Monogenean Trematodes
Peggy Reed, Ruth Francis-Floyd, and Ruth Ellen Klinger  

Monogenean trematodes (flukes) are a group of parasites best described as flatworms. Monogeneans are commonly found on the gills, skin or fins of fishes and lower aquatic invertebrates. A few may invade the rectal cavity, ureters, body cavity and even the blood vascular system. There are more than 100 families of monogenean trematodes found on fishes of the world, in fresh and salt water, and at a variety of temperatures.

Figure 1: Most monogeneans are browsers, moving about the body surfaces, and feeding on dermal (skin) mucus and gill debris. Monogeneans have a series of hooks that enable them to attach while feeding ( Figure 1 ). Most species are host- and site-specific, requiring only one host to complete an entire life cycle. In fact, some adults will remain permanently attached to a single site on the host.

Morbidity and mortality epidemics in cultured fish caused by excessive parasite loads are associated with crowding, inadequate sanitation and deterioration of water quality. Although monogeneans are commonly found on wild fish, they are rarely a direct cause of disease or death in free-ranging populations.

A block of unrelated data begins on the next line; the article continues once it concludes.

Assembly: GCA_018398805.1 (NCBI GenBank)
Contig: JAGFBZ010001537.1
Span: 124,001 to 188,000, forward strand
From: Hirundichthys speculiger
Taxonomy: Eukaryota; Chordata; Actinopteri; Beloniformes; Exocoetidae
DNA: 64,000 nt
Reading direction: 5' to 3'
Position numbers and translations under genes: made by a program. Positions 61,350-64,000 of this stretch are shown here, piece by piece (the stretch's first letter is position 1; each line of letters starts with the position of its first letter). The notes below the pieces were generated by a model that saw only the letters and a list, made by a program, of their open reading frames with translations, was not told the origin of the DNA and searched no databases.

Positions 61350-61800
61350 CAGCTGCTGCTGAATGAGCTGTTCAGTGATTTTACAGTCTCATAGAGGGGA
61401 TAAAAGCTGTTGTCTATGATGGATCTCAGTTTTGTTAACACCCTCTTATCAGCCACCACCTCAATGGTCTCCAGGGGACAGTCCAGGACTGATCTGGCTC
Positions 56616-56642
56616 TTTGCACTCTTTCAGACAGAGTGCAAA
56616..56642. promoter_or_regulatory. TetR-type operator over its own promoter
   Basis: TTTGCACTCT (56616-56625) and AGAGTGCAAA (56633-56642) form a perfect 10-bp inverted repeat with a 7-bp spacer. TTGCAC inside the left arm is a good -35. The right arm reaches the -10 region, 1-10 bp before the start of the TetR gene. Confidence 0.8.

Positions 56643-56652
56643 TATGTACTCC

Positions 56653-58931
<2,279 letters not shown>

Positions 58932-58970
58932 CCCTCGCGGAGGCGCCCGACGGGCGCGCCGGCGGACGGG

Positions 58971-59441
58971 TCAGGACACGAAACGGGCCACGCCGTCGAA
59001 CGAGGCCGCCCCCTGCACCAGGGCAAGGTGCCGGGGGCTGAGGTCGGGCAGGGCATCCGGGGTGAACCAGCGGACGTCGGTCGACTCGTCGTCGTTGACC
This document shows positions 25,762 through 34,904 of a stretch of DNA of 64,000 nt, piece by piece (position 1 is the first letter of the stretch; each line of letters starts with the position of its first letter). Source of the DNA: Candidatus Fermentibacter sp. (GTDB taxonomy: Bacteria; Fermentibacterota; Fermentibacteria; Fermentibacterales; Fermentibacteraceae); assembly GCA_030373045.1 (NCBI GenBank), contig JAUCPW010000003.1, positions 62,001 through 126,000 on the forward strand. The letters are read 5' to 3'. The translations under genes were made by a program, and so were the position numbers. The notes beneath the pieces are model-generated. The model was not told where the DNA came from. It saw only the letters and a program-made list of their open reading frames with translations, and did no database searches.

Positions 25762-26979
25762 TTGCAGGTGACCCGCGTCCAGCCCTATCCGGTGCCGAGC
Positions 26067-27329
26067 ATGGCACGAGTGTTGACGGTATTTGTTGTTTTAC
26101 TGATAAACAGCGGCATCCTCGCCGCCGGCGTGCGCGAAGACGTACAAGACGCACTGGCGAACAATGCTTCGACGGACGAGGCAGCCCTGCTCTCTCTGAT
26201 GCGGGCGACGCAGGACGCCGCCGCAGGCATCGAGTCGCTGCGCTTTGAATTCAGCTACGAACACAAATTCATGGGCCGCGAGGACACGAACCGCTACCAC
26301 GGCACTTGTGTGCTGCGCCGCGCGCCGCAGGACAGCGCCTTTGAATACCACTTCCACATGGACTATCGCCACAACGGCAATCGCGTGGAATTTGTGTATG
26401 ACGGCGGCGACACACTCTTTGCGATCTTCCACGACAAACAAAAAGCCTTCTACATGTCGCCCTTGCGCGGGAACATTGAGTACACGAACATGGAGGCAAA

Dactylogyrus is usually attached to the gills of freshwater fish. It reproduces by laying eggs often resistant to chemical treatment; therefore, weekly treatment over a period of 3--4 weeks is recommended. Gyrodactylus is usually found on the skin and fins of freshwater fish, it produces live young, and one treatment may be adequate to control an infestation. Benedeniella is a large monogene which can cause chronic problems in marine systems and is difficult to eliminate from a system once established. See Figure 1 .

Freshwater fish infested with skin-inhabiting flukes become lethargic, swim near the surface, seek the sides of the pond and their appetite dwindles. They may be seen rubbing the bottom or sides of the holding facility (flashing). The skin where the flukes are attached show areas of scale loss and may ooze a pinkish serous fluid.

Figure 2: Heavy gill infestations ( Figure 2 ) result in respiratory disease. Gills may be swollen and pale, respiration rate may be increased, and fish will be less tolerant of low oxygen conditions. "Piping", gulping air at the water surface, may be observed in severe respiratory distress. Large numbers of monogeneans on either the skin or gills may result in significant damage and mortality. Secondary infection by bacteria and fungus is common on tissue which has been damaged by monogeneans.

In salt water fish, sharks, skates and rays, the monogenean, Neobenedinia spp., may infest the skin and gills, resulting in extreme irritation to the host. Sharks with a heavy infestation show early manifestations of erratic swimming, flashing and rubbing on the bottom of the tank. Gray patches and open wounds may appear on the skin. Ulcerated skin lesions are susceptible to secondary bacterial infections, which may result in mortality. Affected gills may become irritated, hemorrhaged and swollen. Sand grains may stick to the gills as infested sharks suck in sand in an attempt to rub off the parasites.

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